IDEAS home Printed from https://ideas.repec.org/a/rfa/journl/v1y2013i1p1-12.html
   My bibliography  Save this article

Understanding Experiences of Sexuality with Cerebral Palsy through Sexual Script Theory

Author

Listed:
  • Tinashe M Dune

    () (University of New England)

Abstract

This study explored how people with cerebral palsy (CP) negotiated and perceived their sexual interactions with others. In doing so, this research discusses participant conceptualizations of sexuality with CP. In-depth, semi-structured interviews were conducted with two women and five men with moderate to severe cerebral palsy from Canada and Australia. The interview discourse focused on how, if at all, interactional constructions of sexuality influenced the way in which participants expressed and negotiated their sexuality. Interview data were thematically analyzed using NVivo and manual line-by-line analysis. Negotiated sexuality with partners, and communication styles influenced understandings of sexuality with CP. Partner validation was important to participant understanding sexuality as was the style and quality of communication about sexuality between sexual partners. Sexuality was meaningful with a sense of closeness, experiences of affection and reciprocity. Personal sexual agency enabled negotiation of preferred sexuality as did perceived levels of socio-sexual compatibility. The findings confirm that sexuality is socially negotiated. For people with CP personal agency yields more satisfying socio-sexual outcomes. In this regard, the ability to make (and exercise) choice when negotiating interactional sexual experiences reinforces conceptualizations of oneself as a sexual being and sexual equal.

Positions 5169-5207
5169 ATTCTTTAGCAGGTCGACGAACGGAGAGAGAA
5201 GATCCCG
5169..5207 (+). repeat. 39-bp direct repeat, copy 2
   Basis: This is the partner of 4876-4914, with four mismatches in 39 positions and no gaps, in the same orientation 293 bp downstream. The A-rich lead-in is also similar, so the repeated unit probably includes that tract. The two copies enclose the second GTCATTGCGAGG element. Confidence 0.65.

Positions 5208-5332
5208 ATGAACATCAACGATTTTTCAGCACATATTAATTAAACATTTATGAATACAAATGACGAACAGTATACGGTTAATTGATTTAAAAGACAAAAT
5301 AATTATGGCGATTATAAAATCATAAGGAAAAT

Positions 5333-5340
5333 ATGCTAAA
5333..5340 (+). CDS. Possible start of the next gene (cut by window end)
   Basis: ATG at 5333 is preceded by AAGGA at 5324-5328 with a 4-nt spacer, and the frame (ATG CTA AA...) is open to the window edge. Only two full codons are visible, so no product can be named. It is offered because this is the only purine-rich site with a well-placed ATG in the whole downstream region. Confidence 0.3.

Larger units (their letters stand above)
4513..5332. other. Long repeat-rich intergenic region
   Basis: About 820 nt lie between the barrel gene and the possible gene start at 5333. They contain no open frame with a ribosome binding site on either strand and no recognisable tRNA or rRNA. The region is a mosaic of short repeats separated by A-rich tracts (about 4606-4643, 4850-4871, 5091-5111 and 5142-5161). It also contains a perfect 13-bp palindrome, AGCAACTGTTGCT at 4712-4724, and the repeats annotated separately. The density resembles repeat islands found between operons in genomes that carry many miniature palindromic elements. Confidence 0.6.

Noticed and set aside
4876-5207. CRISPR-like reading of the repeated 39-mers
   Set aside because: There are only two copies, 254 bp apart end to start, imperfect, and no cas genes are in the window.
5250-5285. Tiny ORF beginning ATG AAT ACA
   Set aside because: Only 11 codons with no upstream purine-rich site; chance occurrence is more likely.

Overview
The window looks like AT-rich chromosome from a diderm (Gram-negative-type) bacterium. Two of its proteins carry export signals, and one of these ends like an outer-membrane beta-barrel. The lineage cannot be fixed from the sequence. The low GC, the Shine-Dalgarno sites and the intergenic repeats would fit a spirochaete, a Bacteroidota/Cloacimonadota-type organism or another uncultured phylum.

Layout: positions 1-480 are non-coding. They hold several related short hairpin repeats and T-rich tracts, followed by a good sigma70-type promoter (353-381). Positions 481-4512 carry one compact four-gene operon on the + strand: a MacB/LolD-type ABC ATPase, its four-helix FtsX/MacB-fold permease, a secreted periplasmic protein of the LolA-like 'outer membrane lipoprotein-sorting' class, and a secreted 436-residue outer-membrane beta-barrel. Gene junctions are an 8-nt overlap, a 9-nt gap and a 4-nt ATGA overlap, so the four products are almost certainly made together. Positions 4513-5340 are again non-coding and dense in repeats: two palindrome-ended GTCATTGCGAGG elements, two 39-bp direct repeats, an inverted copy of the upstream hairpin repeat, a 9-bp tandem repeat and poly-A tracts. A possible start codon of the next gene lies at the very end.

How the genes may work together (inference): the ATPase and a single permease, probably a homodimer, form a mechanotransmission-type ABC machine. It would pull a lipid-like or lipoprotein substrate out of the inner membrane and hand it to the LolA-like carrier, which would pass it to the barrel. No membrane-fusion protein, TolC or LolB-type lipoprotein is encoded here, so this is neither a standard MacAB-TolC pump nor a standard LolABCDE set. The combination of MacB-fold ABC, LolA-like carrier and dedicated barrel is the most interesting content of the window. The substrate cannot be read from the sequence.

Suggested Citation

  • Tinashe M Dune, 2013. "Understanding Experiences of Sexuality with Cerebral Palsy through Sexual Script Theory," International Journal of Social Science Studies, Redfame publishing, vol. 1(1), pages 1-12, April.
  • Handle: RePEc:rfa:journl:v:1:y:2013:i:1:p:1-12
    as

    Download full text from publisher

    File URL: http://redfame.com/journal/index.php/ijsss/article/view/6/24
    Download Restriction: no

    File URL: http://redfame.com/journal/index.php/ijsss/article/view/6
    Download Restriction: no

    More about this item

    Keywords

    cerebral palsy; sexual script theory; sexuality; disability; Australia; Canada; sexual agency;

    JEL classification:

    • R00 - Urban, Rural, Regional, Real Estate, and Transportation Economics - - General - - - General
    • Z0 - Other Special Topics - - General

    Statistics

    Access and download statistics

    Corrections

    All material on this site has been provided by the respective publishers and authors. You can help correct errors and omissions. When requesting a correction, please mention this item's handle: RePEc:rfa:journl:v:1:y:2013:i:1:p:1-12. See general information about how to correct material in RePEc.

    For technical questions regarding this item, or to correct its authors, title, abstract, bibliographic or download information, contact: (Redfame publishing). General contact details of provider: http://edirc.repec.org/data/cepflch.html .

    If you have authored this item and are not yet registered with RePEc, we encourage you to do it here. This allows to link your profile to this item. It also allows you to accept potential citations to this item that we are uncertain about.

    We have no references for this item. You can help adding them by using this form .

    If you know of missing items citing this one, you can help us creating those links by adding the relevant references in the same way as above, for each refering item. If you are a registered author of this item, you may also want to check the "citations" tab in your RePEc Author Service profile, as there may be some citations waiting for confirmation.

    Please note that corrections may take a couple of weeks to filter through the various RePEc services.

    IDEAS is a RePEc service hosted by the Research Division of the Federal Reserve Bank of St. Louis . RePEc uses bibliographic data supplied by the respective publishers.